The Secret Life of Ginnells
As Autumn exhales
Its first toke into night air,
Let's exercise our dogs
Or our melancholy
Down the long, linear narratives
Of ginnells. Careful -
Step over that trail of piss
As it meanders an epic
Safari through micro-canyons
Of uneven tarmac, decades old.
These aren't merely pathways
But assault courses set up
To test the balance and bearing
Of men too drunk, now, to drive home.
There's one, enjoying a final
Indulgence alone. He cups
A sputtering lighter to his face
And recomposes himself
To look sober and unguilty
Before opening a door
On the wife and bollocking
He accepts on behalf of all
His sorry age and sex..
Leave him and his sins to sleep.
Come morning, we'll be
Tramping down raggedy tunnels,
Hot on the heels of the postman,
Or, later, where feral kids
Rose-bud windows for a dare.
You see how ginnells work on us?
The angle adjusts itself
Finely, the incline slips away
And this self-same depository
For crisp-packets and coke cans
Becomes a sudden keyhole
Into a lonely man's epiphany.
At the telescope's far end
There's something on plain brick
You never would've thought
Worth setting sights on. Look, now -
By way of all that's no longer
There to distract you from it. Light.
What do you mean you can't see it?
Vision is not Essential
In March, when the light comes on strong
I can feel the difference on my skin
And it always triggers a memory
Of the laburnum. The stems are weighed down
With petals heavy as grapes - so yellow -
I'd never seen anything make better
Use of the light between clouds - each cup
Bodied and brimming with the gift of it.
When I hear youngsters swearing in the road -
Their heavy footballs ringing hard off walls -
I think of the laburnum. Above the fags
And beer cans, the tips of its stems
Are beckoning the light - directing it in
To land and ignite the bulbs in my head.
The Sound of Sense
Two gangs o' lads clashed in T' Man'ole car park; one local
and t'other - Steve reckoned -'ad legged it from Halton Moore,
tanked up and giving it blah, blah, blah. Spenner's girlfriend
said they were druggies, screggers, council-wallahs. Law piled in -
two meat vans an' a dog van - so punctual you'd think
they were expectin' t' Brighton Bombin'. It were past ten.
Chris 'ad been 'ard at it since six. E'd nipped for a fag
an' a breath of second wind when 'e saw two coppers
'ad pinned one lad face down amongst t' broken pop bottles,
while another took a running kick at same cub's 'ead
like 'e were attempting a conversion. Our officers
of t' peace didn't welcome an audience; soon enough
t' strong arm were bearing on Chris wi' some words o' caution.
Chris said 'e would've laughed in their faces but e'd had
run-ins before and knew this wasn't right time or place
to make like a protest singer. They dragged t' laddy off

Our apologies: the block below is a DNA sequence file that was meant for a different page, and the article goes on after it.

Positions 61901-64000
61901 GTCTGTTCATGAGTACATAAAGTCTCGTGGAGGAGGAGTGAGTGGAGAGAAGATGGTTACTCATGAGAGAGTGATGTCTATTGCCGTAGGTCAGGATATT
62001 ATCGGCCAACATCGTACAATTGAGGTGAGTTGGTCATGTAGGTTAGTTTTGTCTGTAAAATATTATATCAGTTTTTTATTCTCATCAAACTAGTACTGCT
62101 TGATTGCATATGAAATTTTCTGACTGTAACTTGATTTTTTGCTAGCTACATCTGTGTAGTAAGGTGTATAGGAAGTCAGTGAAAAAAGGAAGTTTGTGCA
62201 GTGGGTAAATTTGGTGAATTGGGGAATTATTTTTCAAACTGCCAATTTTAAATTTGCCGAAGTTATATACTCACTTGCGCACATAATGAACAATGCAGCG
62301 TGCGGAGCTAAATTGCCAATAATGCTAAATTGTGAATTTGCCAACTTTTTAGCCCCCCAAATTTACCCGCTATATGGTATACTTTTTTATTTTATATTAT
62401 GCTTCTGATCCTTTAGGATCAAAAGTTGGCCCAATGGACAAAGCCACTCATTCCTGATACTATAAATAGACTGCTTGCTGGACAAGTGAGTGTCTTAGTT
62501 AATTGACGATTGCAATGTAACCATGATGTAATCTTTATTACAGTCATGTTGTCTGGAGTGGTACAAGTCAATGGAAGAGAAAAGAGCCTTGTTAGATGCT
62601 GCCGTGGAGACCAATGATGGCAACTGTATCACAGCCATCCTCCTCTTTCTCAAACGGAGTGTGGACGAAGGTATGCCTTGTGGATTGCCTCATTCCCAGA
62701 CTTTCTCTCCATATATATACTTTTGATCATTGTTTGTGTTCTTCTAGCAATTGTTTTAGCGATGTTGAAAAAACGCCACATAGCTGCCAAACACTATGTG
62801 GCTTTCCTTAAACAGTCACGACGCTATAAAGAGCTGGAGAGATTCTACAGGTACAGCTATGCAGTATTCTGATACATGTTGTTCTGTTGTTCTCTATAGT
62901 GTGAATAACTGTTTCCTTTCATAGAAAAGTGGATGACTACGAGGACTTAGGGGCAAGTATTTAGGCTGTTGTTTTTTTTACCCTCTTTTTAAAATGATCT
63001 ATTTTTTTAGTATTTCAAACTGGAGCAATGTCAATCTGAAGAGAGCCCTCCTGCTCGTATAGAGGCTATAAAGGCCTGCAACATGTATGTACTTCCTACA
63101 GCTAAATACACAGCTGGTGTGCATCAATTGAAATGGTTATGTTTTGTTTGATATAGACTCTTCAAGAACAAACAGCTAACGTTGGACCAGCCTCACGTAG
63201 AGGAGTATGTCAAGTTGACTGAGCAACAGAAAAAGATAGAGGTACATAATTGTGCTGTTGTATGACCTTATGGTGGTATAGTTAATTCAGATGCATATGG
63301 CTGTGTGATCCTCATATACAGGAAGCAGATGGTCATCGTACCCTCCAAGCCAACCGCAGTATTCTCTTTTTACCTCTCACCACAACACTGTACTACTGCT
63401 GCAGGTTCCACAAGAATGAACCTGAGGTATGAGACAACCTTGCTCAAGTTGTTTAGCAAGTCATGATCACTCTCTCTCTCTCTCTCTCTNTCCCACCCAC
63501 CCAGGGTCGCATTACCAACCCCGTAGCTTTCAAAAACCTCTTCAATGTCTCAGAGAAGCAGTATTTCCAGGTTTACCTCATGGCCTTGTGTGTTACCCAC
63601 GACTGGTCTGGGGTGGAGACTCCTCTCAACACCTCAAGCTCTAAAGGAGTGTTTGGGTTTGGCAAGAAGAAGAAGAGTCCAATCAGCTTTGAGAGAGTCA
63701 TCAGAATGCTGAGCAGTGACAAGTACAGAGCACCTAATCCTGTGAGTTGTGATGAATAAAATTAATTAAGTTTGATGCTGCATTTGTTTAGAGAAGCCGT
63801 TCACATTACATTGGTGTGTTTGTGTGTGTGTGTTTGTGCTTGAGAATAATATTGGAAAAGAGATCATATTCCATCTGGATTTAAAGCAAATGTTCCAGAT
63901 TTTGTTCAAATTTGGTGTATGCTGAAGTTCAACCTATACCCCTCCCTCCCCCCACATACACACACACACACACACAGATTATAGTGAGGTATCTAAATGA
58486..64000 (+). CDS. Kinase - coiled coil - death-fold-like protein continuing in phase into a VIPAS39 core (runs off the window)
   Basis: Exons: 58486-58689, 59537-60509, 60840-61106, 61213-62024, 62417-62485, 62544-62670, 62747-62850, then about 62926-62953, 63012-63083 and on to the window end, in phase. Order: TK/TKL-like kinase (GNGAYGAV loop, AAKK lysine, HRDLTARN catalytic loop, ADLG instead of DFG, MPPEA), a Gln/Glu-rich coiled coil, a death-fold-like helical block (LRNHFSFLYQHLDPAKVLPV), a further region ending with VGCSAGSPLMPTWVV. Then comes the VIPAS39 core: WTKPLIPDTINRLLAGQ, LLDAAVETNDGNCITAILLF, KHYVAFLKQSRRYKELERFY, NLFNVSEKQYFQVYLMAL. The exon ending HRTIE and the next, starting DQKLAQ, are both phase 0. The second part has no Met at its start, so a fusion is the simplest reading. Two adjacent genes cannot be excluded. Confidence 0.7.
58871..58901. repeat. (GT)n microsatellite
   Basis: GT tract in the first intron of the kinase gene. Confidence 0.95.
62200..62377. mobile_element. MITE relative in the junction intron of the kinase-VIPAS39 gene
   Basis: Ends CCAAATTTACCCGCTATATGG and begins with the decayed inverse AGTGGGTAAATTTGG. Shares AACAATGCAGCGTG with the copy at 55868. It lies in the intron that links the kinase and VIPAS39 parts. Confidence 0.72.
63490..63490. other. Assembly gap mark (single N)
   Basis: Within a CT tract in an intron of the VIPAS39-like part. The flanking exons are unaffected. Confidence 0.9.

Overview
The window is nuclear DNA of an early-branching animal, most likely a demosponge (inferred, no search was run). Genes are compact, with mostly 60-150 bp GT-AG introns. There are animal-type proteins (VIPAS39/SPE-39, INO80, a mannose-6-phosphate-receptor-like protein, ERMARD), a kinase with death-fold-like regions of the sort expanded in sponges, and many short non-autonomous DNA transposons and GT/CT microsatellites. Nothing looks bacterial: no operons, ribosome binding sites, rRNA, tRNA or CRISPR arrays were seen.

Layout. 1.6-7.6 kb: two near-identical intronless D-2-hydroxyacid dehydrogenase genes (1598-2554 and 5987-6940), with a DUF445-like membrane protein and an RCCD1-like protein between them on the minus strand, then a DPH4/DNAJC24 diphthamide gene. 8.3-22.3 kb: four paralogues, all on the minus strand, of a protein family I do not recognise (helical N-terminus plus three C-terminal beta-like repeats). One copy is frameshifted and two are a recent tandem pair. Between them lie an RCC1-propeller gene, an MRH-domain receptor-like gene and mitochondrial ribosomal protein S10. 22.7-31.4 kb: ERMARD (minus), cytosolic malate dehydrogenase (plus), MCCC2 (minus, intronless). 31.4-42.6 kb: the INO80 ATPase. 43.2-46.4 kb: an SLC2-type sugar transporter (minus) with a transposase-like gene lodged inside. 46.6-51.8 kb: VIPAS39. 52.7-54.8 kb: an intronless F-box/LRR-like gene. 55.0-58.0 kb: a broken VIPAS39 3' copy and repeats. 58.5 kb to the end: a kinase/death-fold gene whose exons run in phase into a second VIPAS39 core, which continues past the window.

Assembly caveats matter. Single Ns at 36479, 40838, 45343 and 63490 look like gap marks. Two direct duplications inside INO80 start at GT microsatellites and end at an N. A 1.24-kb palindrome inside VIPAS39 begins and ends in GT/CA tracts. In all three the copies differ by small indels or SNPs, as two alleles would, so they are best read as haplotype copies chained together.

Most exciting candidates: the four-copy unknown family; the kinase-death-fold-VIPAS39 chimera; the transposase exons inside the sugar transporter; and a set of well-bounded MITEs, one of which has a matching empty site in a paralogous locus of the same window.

into t' meat van, and as Chris were walkin' back up t' steps
to t' tap-room 'e sez 'e could 'ear this pup screaming summat
like 'get it out o' me, get it out o' me…' When I asked
What all that were about Chris gave me a look and said
at my age it were time I worked things out for mi sen.
The Last Workday Before Christmas
They'd had me facing flak from angry suppliers
wanting final payments before the Christmas break.
The policy round here was make the bastards wait
then wait some more - until you broke their trust for good.
Phone call after phone call was leaving me uptight -
that's why I locked my desk and binned my party hat
and blew my final afternoon in The Turk's Head.
Alone made perfect sense. I drank another toast
to liquidation soon.
A young guy in a suit
flirted with the staff: he bought everyone a round
and his smile was sunlight off stacked corporate windows -
blinding. I could see him with my job, fast-tracking
through jammed figures in dodgy books - a magician
disco-dancing through the Great Wall of China.
I downed three flat pints, each with a whisky chaser
before I bristled through the crowds to the station.
On the teeming platform a woman with your smile
and ballet-dancer's poise had reached out for the arm
of a disembarking student - and he'd waltzed her.
I thought of the scene awaiting me back home - you
sleeping off another binge on the unmade bed;
fresh cigarette burns following an artery.
Once, I thought I'd be the one to make a difference,
but you re-invent your story every day. Love,
I've no idea what I'm supposed to bring you now.
As the train picked up its speed I let its motion
press me in my seat; imagined we were a shuttle
climbing high into the violet smoke that floated
from the brewery.
When I slumped off at Crossgates
frost was icing the grit on the far embankment
like Christmas Past. I spied my teenage self, kicking
and dancing amongst the crystals of broken glass
in a bus-shelter. Something shifted in my guts,
warping through my breath. It all came back to me then -
a moment like his with no thought of the future.
I fretted my keys and looked back at the city -
lit up with the small lights of other people's lives.